Kids - Why it's a good thing to be uncool at school
Aged 11, I was given a bowl cut, some daps, a shiny purple and green shell-suit coat, and a shapeless pleated skirt. I was then sent off for my first day of secondary school.
I came home, played Lego with my sisters, and did a 1km run time trial around the block. 3.25. Not bad.
Looking on point aged 13
When other kids started hanging around in Wembdon Park on Friday nights, I went swimming. I may not have done much swimming, (sadly there was no Centre of Excellence where I grew up), but at least it kept me on the right path.
At lunch time we would do athletics club. I would run laps around the field whilst the older kids made harmless but silly remarks, especially by the trees where they smoked. I ran faster past that bit and ignored them. Despite my bowl cut, I got away from bullying because I could run faster than they could (so earned some respect), but also I simply didn't care about them. They can only affect you if you care. And I knew they weren't the sort of people to aspire to.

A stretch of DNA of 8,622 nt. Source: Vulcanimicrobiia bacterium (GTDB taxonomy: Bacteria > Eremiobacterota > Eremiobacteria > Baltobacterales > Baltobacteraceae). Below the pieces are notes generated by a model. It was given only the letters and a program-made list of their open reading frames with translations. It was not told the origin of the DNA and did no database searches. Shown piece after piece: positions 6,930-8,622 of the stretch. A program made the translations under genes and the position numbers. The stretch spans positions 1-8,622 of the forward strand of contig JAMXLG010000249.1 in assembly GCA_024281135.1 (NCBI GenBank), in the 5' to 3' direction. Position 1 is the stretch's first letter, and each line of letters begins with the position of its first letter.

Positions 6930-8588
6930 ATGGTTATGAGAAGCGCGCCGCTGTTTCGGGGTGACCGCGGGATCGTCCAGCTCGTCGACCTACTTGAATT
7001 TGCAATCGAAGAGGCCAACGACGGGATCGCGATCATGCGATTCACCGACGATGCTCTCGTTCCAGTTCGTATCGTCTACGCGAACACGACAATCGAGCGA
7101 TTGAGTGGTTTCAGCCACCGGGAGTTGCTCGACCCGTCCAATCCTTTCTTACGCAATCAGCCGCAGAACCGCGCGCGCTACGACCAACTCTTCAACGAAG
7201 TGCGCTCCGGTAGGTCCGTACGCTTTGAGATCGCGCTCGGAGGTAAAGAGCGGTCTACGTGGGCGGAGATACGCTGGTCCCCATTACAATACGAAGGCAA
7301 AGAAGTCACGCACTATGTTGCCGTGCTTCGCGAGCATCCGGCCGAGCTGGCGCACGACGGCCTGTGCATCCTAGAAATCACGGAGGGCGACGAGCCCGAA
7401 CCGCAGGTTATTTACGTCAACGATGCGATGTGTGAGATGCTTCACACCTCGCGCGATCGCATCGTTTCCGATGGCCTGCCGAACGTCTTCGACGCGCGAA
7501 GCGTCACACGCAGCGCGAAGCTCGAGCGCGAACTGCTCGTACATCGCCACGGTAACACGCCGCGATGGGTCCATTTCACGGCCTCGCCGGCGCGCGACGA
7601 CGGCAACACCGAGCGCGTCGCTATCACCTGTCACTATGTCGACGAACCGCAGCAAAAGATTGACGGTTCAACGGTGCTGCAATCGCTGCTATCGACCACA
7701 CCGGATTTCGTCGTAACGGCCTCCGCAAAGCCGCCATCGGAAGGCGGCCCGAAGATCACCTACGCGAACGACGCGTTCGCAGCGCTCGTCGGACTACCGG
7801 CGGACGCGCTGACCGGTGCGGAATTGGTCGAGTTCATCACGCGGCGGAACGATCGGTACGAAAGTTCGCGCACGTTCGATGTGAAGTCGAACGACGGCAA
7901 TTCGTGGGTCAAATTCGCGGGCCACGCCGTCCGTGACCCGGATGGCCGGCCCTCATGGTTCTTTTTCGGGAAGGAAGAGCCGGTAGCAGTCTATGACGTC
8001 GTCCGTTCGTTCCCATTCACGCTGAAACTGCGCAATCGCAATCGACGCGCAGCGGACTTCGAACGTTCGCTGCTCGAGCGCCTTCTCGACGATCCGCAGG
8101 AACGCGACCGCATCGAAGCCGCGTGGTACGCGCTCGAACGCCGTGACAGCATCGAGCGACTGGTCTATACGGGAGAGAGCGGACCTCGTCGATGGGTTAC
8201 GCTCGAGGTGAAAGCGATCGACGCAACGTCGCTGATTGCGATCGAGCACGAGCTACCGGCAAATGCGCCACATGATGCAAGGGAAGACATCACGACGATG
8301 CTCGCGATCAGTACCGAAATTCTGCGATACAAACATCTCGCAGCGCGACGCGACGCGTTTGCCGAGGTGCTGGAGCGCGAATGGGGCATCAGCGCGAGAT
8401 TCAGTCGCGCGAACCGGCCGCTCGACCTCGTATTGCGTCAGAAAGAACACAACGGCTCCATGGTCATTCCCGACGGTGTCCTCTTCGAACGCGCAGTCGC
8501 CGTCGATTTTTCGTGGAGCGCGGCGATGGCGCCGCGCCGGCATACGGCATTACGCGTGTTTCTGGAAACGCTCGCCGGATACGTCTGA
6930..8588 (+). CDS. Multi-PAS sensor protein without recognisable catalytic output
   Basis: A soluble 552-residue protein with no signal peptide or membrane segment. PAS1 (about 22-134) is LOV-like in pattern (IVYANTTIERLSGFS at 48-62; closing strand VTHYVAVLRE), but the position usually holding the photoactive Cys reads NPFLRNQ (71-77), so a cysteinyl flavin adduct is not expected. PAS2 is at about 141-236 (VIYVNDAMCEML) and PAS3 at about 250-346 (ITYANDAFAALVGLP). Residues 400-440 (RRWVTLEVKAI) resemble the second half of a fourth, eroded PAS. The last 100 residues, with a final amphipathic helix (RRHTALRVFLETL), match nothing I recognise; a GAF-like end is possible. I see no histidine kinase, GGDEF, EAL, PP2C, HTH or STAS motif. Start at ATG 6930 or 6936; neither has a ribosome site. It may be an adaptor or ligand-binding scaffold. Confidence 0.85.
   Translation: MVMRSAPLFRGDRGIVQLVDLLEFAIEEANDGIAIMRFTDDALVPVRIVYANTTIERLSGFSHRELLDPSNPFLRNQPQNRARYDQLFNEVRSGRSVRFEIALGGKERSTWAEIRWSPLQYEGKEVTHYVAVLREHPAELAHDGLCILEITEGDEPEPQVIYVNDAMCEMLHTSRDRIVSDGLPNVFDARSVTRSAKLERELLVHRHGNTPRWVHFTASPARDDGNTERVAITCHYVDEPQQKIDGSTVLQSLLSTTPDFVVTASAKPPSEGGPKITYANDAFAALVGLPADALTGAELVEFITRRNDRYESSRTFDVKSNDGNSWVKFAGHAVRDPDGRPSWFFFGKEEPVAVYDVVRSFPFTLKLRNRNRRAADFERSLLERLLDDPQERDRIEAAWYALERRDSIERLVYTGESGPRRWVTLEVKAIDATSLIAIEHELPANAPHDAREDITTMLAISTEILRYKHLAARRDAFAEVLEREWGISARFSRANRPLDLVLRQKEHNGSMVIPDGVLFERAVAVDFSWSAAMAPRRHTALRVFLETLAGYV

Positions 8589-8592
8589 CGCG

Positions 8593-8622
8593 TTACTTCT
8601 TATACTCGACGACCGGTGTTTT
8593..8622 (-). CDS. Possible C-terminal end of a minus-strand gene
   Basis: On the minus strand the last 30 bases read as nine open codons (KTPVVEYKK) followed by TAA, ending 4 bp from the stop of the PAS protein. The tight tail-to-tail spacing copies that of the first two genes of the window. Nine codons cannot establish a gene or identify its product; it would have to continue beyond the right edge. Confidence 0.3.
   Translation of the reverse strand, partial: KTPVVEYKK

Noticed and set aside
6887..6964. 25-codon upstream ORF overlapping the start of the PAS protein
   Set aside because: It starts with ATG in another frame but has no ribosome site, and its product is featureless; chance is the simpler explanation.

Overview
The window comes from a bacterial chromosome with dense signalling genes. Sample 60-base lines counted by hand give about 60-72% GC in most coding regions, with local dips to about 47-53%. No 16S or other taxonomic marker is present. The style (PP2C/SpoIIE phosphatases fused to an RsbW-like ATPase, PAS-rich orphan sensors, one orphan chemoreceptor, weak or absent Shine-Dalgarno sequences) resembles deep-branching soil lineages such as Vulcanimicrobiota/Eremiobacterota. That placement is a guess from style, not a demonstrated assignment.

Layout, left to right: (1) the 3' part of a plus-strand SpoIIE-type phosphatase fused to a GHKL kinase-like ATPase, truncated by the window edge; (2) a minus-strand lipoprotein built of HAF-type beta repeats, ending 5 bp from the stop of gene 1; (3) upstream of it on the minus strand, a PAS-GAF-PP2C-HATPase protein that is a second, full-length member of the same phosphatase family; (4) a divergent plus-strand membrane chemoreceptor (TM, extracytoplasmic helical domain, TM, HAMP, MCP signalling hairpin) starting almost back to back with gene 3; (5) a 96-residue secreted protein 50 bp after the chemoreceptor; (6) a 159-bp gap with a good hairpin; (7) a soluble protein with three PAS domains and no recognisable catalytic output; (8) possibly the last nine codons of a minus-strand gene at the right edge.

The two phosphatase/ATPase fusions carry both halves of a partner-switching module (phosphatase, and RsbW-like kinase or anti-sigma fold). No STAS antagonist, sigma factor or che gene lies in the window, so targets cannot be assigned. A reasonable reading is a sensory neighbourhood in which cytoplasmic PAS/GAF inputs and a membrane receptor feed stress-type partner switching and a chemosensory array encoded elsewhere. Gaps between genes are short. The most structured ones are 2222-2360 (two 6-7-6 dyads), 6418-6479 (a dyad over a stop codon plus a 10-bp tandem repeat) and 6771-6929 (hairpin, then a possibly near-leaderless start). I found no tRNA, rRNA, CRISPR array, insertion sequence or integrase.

I am so glad I was a bit of a misfit, though I did resent it at times. Had I gone to the park (I kind of wanted to), had I been allowed high heels, had I listened to the jeers as I did my running and decided to join the smoking gang instead, had I spent my time shopping for the right clothes and the right haircut, had I been affected by the dirty looks from the local athletics club teenagers as I pretended to be a squirrel on my own (don't ask), I wouldn't be any different, and I would have achieved zilch. That shaped me. I became independent.
Differences are what make us interesting. Differences set us apart and let us achieve great things in specialist areas. The only thing is with differences is - hardly anyone else is like you. Don't be afraid of that. It's hard to believe but you'll have to trust me: any nasty comments you get are simply a reflection of those people and their own insecurities - not you.
Think about what you want. Work hard for it. It won't always be straightforward, but it's better to different, and guess what? You'll soon realise that as an adult carving out your own path in life, you'll be looked up to by your peers, rather than down on.
You are young, and there will be comments and taunts, but when you look back in a few years, I guarantee you'll be proud that you didn't follow the crowd. For where are those ringleaders now?